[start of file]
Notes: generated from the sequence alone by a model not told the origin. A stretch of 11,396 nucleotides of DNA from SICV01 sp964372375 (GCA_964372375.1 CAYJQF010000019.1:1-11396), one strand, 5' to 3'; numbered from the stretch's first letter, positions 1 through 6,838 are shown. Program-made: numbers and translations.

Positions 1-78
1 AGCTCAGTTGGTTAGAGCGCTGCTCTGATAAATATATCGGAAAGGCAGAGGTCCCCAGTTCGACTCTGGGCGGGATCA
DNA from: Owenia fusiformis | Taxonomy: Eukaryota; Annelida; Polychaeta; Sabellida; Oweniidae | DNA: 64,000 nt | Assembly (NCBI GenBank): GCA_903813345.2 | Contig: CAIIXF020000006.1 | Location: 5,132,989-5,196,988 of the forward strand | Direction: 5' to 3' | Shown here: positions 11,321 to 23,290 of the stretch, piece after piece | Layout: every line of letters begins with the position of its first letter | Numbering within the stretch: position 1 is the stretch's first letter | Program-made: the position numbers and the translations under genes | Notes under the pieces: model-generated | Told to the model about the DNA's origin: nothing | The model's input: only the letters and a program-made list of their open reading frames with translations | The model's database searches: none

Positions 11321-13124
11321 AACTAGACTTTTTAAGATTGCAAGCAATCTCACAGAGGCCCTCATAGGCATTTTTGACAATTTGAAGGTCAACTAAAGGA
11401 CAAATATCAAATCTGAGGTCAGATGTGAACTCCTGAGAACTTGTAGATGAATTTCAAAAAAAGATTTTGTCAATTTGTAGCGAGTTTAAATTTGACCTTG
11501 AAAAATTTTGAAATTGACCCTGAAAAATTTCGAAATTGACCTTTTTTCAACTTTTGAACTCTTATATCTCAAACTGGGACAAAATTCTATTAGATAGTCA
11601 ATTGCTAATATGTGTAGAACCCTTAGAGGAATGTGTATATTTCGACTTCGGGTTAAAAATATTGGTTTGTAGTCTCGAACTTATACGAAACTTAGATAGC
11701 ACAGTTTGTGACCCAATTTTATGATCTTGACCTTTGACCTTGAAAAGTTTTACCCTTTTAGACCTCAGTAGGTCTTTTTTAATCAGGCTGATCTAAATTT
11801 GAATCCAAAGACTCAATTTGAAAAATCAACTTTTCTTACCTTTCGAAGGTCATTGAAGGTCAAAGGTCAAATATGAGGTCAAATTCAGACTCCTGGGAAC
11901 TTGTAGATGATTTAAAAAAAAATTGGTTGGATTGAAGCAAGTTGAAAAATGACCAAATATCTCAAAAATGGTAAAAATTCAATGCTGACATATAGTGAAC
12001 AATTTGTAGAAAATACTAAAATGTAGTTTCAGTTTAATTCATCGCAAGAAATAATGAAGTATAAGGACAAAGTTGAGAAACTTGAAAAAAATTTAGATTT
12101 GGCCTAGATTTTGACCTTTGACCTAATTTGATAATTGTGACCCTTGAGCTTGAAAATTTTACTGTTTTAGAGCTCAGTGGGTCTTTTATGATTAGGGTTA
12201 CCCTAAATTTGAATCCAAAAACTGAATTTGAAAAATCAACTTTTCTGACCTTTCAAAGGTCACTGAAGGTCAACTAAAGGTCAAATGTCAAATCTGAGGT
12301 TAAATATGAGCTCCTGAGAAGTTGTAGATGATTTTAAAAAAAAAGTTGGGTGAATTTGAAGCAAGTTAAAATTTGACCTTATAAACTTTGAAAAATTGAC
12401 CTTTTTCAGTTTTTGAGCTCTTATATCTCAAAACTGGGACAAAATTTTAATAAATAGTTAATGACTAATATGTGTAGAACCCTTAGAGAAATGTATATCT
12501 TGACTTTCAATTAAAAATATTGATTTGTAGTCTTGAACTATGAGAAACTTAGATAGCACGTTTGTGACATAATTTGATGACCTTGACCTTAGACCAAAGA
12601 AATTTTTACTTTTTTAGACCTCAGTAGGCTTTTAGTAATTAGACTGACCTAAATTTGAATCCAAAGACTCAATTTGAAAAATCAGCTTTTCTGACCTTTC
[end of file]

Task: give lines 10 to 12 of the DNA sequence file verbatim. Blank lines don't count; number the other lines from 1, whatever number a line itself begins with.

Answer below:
11701 ACAGTTTGTGACCCAATTTTATGATCTTGACCTTTGACCTTGAAAAGTTTTACCCTTTTAGACCTCAGTAGGTCTTTTTTAATCAGGCTGATCTAAATTT
11801 GAATCCAAAGACTCAATTTGAAAAATCAACTTTTCTTACCTTTCGAAGGTCATTGAAGGTCAAAGGTCAAATATGAGGTCAAATTCAGACTCCTGGGAAC
11901 TTGTAGATGATTTAAAAAAAAATTGGTTGGATTGAAGCAAGTTGAAAAATGACCAAATATCTCAAAAATGGTAAAAATTCAATGCTGACATATAGTGAAC